Now, visualization is a useful skill. It can really help with writing setting descriptions and action. But it’s just one of many tools an author must master to reach the pro level. Over-reliance on visualization makes the whole book read like someone reciting the plot and action of his favorite movie. If you see the narrator taking over the characters’ jobs, this is the reason. The only solution is to adopt a whole new way of thinking about writing.
How to tackle this challenge? The only answer, as always, is hard work and lots of it.
In writing, as in all things, you have to walk before you can run. Nobody fully appreciates how hard a major undertaking is until he’s elbows deep in it. The public has been propagandized for decades to think that being a novelist is easy. Authors as a whole do a poor job of informing aspirants how hard building professional level writing skill is. Well, have a seat, because I’m going to tell you.
Remember all the time and effort you put into reaching pro level at your current job? Now you need to do that again, but this time as a writer.
To be a writer, you must read. Movies, TV shows, and even comics don’t count. You must read novels in your genre, and you must read them voraciously. Go to Amazon. Look up the top 100 currently best selling novels in your genre, and read them all. Twice. First, read them for pleasure as a reader does. Then reread them as a writer. That means reading with an eye to the tools the author used to elicit an emotional response. Whenever the book delivers a good gut punch, stop and read that part again carefully until you understand exactly how the author achieved that effect. That puts his tool in your toolbox. You will need a well-stocked toolbox before you go pro.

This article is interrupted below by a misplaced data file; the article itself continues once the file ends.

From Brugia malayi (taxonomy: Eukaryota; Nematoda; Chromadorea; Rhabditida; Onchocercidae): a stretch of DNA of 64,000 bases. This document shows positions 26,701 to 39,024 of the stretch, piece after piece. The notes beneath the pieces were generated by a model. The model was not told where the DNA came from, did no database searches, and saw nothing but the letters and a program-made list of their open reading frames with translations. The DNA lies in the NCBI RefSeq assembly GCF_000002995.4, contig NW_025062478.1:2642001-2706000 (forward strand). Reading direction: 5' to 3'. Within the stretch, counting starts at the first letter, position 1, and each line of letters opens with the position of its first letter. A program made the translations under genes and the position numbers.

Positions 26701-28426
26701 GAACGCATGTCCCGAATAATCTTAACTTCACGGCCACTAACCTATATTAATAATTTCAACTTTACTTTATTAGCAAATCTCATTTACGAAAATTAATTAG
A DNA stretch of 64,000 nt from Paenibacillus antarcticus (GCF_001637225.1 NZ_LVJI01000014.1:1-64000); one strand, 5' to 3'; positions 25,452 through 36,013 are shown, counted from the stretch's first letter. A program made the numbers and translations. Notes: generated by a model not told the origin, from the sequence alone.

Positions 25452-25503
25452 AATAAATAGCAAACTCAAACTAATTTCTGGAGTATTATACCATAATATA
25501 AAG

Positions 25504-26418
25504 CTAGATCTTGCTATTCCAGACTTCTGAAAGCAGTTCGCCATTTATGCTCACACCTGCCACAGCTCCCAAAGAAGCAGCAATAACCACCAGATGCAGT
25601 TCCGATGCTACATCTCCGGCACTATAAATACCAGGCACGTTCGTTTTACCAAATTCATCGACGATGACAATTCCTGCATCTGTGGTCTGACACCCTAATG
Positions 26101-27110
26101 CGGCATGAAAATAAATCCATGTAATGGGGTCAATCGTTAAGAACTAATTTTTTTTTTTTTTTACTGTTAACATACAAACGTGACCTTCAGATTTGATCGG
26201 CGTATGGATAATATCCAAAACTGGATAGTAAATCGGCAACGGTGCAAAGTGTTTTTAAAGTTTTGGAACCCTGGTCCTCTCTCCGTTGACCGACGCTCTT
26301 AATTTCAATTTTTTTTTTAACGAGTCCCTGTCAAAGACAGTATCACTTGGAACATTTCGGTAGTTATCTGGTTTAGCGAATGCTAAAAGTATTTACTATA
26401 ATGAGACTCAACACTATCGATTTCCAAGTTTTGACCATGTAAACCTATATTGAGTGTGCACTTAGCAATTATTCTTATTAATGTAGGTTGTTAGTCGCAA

Then repeat the same process with the books in Appendix N.
To be a writer, you must write. When you can write 2,000 words per day, every day, you will have reached a professional output level. Write daily until you have written one million words of fiction. At that point, all of the bad writing will have drained out of you. You will then be ready to begin.
No, that’s not a typo. I meant begin.
Because the idea isn’t just to write. It’s to sell what you write. When you’ve read your 200 books and written your million words, you will have sufficient knowledge of your tastes and abilities to offer your work for sale.
My reaction to hearing this same advice ten years ago was, “A million words!? That’s ten 100k word novels. I’m supposed to write ten books’ worth of prose fiction and just stuff it in a trunk?”
Hard and fast writing rule: First novels always suck.
Every author begins with a millions sucky words in his head, and he has to get the suck out. Selling the suck to readers would do them and the author a grave disservice.
Here’s the good news. Just because your first novel falls within those first million words, it doesn’t mean you can’t come back to it. I did. You should read the first draft of Souldancer sometime [Editor’s note: I will never let you read the first draft of Souldancer]. That book accounted for fully a third of my first million words. I stowed it in the trunk until I’d finished off the other two-thirds, wrote a prequel, then came back to it and won a Dragon Award.
You need only patience and discipline to do the same.
I put in the time and improved with each book. Read the results for yourself!
Originally published here.